When it comes to Haiti, President Donald Trump and company have tried their hardest to lessen its cultural value. While depriving 60,000 refugees of asylum and barring natives from seasonal work visas, the political faux leader has carried dangerous statements off his tongue that won’t be repeated here.
Over the course of its rich history, the nation of Haiti has exhibited nothing but strength amid barrenness of resources and the displacement of approximately 1.5 million people. A new UN mission has been implemented recently, hoping to stabilize its political system over a two-year span.
But in spite of the false narratives of Haiti’s present condition and its classification in the West, the country has birthed and exported some of the most legendary figures in art, music, literature and so much more.
Take a look at some of the most influential Haitian-Americans below.
Born in Brooklyn, NY, Basquiat got his start tagging the streets of New York as a part of the art duo, SAMO, alongside Al Diaz. The graffiti was often accompanied by short poetic phrases that spoke to and on behalf of members of the underrepresented, offering him fast entry into the Neo-Expressionism art movement. Though not formally educated in fine arts, the creative was welcomed into the industry as a high roller. He wasn’t afraid to collage “mundanities” with elements considered “high brow.”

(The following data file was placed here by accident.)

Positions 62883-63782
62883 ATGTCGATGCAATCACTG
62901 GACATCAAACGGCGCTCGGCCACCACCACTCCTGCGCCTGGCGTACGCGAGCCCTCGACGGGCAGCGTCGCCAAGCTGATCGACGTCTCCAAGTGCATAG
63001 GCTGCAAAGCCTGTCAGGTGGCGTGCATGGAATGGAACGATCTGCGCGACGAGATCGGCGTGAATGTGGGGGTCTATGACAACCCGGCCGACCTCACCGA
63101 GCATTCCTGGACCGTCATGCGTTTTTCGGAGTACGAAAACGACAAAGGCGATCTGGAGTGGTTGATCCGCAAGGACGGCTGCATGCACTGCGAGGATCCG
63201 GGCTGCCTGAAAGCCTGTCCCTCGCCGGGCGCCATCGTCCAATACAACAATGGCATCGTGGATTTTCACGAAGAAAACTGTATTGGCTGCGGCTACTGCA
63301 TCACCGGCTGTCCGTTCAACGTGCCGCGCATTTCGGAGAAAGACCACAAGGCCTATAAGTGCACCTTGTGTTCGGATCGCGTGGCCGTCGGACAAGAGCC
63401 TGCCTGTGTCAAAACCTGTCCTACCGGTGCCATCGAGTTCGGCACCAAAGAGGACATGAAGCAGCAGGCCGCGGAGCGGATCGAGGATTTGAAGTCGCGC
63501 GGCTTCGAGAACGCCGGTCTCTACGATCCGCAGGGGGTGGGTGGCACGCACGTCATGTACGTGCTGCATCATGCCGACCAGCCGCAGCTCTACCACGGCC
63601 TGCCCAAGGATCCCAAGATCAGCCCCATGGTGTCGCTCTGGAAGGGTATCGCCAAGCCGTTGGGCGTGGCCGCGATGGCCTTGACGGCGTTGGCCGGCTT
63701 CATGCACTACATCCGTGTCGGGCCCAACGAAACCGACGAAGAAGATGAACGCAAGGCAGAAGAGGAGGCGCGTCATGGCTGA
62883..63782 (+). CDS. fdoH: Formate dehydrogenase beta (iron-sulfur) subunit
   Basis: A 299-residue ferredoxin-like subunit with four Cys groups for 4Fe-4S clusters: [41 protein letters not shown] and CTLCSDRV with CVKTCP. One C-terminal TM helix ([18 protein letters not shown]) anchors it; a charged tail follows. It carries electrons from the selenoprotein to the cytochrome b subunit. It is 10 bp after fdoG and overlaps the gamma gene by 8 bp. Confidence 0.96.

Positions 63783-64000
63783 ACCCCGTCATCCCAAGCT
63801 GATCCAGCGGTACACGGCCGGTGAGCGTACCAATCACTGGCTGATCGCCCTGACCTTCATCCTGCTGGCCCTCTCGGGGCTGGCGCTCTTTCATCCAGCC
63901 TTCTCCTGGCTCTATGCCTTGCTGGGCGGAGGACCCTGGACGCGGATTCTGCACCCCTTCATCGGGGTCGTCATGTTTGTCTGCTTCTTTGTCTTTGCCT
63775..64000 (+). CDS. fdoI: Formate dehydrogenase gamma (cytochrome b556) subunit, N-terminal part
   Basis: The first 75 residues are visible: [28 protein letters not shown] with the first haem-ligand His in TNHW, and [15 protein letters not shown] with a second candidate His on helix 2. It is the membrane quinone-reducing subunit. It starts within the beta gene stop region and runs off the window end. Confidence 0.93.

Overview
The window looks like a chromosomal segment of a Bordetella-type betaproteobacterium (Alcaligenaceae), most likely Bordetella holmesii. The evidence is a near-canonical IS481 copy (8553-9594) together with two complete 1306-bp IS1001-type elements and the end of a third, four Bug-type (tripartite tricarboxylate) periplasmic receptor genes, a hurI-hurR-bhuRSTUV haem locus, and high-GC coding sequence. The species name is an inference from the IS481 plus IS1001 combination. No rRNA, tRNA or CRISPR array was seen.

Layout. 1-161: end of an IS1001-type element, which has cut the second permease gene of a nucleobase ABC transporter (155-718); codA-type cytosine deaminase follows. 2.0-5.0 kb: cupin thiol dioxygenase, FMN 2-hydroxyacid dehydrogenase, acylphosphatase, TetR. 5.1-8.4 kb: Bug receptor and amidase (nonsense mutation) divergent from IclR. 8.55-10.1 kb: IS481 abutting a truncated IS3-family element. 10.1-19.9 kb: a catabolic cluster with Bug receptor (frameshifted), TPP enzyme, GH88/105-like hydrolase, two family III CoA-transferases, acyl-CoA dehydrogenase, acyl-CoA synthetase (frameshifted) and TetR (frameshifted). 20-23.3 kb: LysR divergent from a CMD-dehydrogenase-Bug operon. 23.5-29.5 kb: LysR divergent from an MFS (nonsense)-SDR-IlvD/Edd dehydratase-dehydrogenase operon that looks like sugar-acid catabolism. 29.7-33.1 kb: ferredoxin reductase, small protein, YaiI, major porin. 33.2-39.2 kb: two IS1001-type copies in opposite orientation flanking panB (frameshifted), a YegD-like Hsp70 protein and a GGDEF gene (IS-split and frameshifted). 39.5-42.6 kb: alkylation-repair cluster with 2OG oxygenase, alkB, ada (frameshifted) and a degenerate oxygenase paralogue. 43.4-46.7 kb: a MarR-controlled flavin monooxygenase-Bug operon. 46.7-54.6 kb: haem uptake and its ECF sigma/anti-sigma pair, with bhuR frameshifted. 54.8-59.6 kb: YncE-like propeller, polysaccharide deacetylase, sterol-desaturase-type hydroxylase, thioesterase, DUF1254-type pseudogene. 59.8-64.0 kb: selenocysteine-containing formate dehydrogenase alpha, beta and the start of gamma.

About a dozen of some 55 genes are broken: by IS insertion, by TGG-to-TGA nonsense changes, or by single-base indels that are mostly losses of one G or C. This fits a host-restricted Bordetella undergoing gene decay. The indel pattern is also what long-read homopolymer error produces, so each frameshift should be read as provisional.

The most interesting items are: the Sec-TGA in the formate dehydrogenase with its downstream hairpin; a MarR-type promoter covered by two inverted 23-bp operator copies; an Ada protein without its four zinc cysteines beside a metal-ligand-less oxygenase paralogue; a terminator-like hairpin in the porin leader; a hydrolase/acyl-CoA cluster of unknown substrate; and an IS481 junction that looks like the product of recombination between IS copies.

The “rough” and uncontrived appearance of his work was nuanced by a qualic experience–one where the artist exists in the same social milieu that he observes. Centered around contemporary critique, many of the pieces initiated a conversation about black or minority experiences as they related to navigation through America. Many of Basquiat’s paintings borrowed the significance of heads, skulls, and crowns, as a focus. Black figures had histrionically large heads, shifting attention to intellect, the mind, and pride as opposed to the magnification of the black body.
While decades have passed since Basquiat’s death, his art has immortalized him in popular culture. With admirers like Jay Z continuing to push his ideas, Basquiat’s legacy is more important and appreciated than ever.
Homeland practices were central to Danticat’s novels and short stories. Raised in an enclave, Danticat hadn’t began examining distance and discomfort until she was able to watch it from the outside. She then brought her expression to literature and it graduated to its own kind of social activism.